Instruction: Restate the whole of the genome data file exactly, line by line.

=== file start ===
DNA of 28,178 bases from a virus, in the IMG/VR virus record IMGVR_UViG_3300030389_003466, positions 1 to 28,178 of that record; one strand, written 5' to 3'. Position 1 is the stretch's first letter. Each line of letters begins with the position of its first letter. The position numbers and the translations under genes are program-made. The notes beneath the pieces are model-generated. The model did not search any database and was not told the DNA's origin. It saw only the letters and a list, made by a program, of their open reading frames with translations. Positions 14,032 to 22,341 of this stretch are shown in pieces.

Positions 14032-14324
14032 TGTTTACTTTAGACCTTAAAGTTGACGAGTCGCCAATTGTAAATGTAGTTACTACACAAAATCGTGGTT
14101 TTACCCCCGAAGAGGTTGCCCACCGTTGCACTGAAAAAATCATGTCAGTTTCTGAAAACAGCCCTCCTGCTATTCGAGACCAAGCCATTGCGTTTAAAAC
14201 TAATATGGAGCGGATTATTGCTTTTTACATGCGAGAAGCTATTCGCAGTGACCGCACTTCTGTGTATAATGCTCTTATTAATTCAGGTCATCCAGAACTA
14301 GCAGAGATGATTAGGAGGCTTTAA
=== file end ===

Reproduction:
DNA of 28,178 bases from a virus, in the IMG/VR virus record IMGVR_UViG_3300030389_003466, positions 1 to 28,178 of that record; one strand, written 5' to 3'. Position 1 is the stretch's first letter. Each line of letters begins with the position of its first letter. The position numbers and the translations under genes are program-made. The notes beneath the pieces are model-generated. The model did not search any database and was not told the DNA's origin. It saw only the letters and a list, made by a program, of their open reading frames with translations. Positions 14,032 to 22,341 of this stretch are shown in pieces.

Positions 14032-14324
14032 TGTTTACTTTAGACCTTAAAGTTGACGAGTCGCCAATTGTAAATGTAGTTACTACACAAAATCGTGGTT
14101 TTACCCCCGAAGAGGTTGCCCACCGTTGCACTGAAAAAATCATGTCAGTTTCTGAAAACAGCCCTCCTGCTATTCGAGACCAAGCCATTGCGTTTAAAAC
14201 TAATATGGAGCGGATTATTGCTTTTTACATGCGAGAAGCTATTCGCAGTGACCGCACTTCTGTGTATAATGCTCTTATTAATTCAGGTCATCCAGAACTA
14301 GCAGAGATGATTAGGAGGCTTTAA